To make sure students don't miss out on education due to the lockdown, the state education department has started virtual classes for students on Monday. The virtual classes are available on YouTube or through the government-run education channel, Kite Victers. Classes are held on weekdays for an estimated 45 lakh students studying in government and government-aided schools.
According to the Kerala Infrastructure and Technology for Education (KITE) time table, classes will be held from 8.30 am to 5.30 pm on weekdays for classes 1 to 12, except class 11 on the channel.
For those without access to the internet, laptop or computer, the online sessions named 'First Bell' are streamed through the Kite Victers channel. The channel is available for free on cable networks, over the internet and direct-to-home (DTH).
However, according to a study conducted by the General Education Department, nearly 2.6 lakh students in government and aided schools in the state did not have access to television with cable connection or computer/mobile phone with Internet, reported Manorama News.
To facilitate classes for these students who have no access to the internet or television, Kerala CM Pinarayi Vijayan on Monday evening announced that Neighbourhood Study Centres will be set up.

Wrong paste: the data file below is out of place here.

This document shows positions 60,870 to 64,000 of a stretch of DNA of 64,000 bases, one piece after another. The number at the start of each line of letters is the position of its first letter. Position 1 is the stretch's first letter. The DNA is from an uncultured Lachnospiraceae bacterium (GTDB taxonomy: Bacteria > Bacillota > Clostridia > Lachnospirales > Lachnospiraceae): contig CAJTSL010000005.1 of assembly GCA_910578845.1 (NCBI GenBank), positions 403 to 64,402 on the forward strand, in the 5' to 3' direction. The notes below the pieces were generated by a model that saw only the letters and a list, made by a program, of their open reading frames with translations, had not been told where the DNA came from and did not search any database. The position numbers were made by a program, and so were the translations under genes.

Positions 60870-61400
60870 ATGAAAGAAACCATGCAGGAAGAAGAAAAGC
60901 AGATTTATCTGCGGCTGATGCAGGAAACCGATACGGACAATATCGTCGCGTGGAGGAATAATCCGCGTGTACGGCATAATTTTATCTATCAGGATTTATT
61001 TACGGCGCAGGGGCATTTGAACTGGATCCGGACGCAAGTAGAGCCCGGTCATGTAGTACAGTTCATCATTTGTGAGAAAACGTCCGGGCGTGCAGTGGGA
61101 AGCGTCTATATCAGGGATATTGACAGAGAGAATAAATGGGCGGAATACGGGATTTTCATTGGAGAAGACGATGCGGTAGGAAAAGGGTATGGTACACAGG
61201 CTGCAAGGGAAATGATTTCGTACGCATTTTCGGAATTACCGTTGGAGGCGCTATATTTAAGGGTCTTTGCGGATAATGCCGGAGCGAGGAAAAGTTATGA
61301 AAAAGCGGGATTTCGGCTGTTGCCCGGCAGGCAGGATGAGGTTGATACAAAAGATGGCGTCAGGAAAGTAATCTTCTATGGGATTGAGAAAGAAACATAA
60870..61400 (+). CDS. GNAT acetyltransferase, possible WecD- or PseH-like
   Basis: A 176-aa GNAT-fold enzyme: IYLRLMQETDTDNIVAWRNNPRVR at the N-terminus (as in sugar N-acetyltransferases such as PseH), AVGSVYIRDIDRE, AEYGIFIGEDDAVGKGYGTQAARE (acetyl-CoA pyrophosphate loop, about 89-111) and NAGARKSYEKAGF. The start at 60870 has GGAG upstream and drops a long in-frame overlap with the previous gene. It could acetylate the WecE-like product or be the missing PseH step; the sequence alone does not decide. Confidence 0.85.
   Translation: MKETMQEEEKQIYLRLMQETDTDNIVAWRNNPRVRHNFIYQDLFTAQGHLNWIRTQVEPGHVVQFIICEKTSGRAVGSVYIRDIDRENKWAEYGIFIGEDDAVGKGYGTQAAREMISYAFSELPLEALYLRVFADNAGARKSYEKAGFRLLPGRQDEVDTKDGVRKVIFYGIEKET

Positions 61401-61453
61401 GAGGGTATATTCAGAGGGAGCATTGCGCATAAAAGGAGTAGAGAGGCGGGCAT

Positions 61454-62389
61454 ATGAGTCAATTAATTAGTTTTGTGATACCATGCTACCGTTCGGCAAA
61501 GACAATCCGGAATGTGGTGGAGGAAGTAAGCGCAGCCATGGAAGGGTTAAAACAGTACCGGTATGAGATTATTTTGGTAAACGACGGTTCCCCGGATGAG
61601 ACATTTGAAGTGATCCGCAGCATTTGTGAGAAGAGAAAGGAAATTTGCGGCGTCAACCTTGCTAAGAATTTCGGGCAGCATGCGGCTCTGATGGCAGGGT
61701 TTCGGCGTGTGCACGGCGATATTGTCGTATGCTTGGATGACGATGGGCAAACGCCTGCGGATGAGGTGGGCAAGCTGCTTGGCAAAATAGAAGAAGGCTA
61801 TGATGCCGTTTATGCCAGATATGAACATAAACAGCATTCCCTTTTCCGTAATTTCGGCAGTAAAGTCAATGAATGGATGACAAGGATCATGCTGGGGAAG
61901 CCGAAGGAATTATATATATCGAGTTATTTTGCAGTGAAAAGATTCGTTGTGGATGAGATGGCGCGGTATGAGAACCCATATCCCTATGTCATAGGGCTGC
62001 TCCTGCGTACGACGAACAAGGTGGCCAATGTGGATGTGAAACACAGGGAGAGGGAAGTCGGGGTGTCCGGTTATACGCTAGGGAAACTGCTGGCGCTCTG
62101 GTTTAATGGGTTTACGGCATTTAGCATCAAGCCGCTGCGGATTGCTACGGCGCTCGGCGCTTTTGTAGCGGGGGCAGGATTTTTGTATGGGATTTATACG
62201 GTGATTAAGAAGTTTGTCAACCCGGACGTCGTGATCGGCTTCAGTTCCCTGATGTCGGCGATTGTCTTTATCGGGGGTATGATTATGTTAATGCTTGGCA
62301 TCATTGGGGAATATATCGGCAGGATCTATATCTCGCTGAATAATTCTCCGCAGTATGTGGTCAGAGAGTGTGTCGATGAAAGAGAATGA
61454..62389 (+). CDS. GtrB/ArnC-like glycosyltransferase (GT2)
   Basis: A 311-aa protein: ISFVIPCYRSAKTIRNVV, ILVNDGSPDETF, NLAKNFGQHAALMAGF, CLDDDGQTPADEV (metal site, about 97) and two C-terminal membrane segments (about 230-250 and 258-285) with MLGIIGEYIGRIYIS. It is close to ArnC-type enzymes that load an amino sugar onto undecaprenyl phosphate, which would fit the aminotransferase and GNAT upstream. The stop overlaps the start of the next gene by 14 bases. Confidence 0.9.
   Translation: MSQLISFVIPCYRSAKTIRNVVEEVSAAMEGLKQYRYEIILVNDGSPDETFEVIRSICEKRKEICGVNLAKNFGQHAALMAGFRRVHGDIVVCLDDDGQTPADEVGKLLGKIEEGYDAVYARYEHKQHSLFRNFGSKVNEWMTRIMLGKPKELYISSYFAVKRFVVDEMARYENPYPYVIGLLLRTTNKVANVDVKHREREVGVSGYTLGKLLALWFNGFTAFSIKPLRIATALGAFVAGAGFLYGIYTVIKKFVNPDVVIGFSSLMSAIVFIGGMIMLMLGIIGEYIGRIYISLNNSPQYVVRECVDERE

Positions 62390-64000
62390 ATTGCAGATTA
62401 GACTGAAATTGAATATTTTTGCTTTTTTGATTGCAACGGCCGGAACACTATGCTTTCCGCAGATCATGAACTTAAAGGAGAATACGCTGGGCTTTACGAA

These centres will be set up in local bodies where children have no access to modern communication tools. The centres will have a television, through which the Victers channel can be aired. Social distancing norms will be followed while accommodating the students.
"Those who have lost the classes today need not worry. This is a trial one. After a week, there would be repeat telecast of classes, The expense for launching neighbourhood study centres would be borne by Kerala State Financial Enterprises (KSFE) and local-self-governing bodies," the CM said.
KSFE will subsidise 75 per cent of the cost of the new television set in these centres, the CM said.
KITE said that 1.2 lakh laptops, 7,000 projectors and over 4,500 TV sets had been readied for students who need them on a trial basis.
"We have entrusted the class teachers and school headmasters or principals to make sure that students have access to a television or a smartphone or a computer, and Internet for the classes. If not, they should find an alternative for the students to attend the online classes either in real-time or later," Director of Public Instruction (DPI), K Jeevan Babu, was quoted as saying by The News Minute.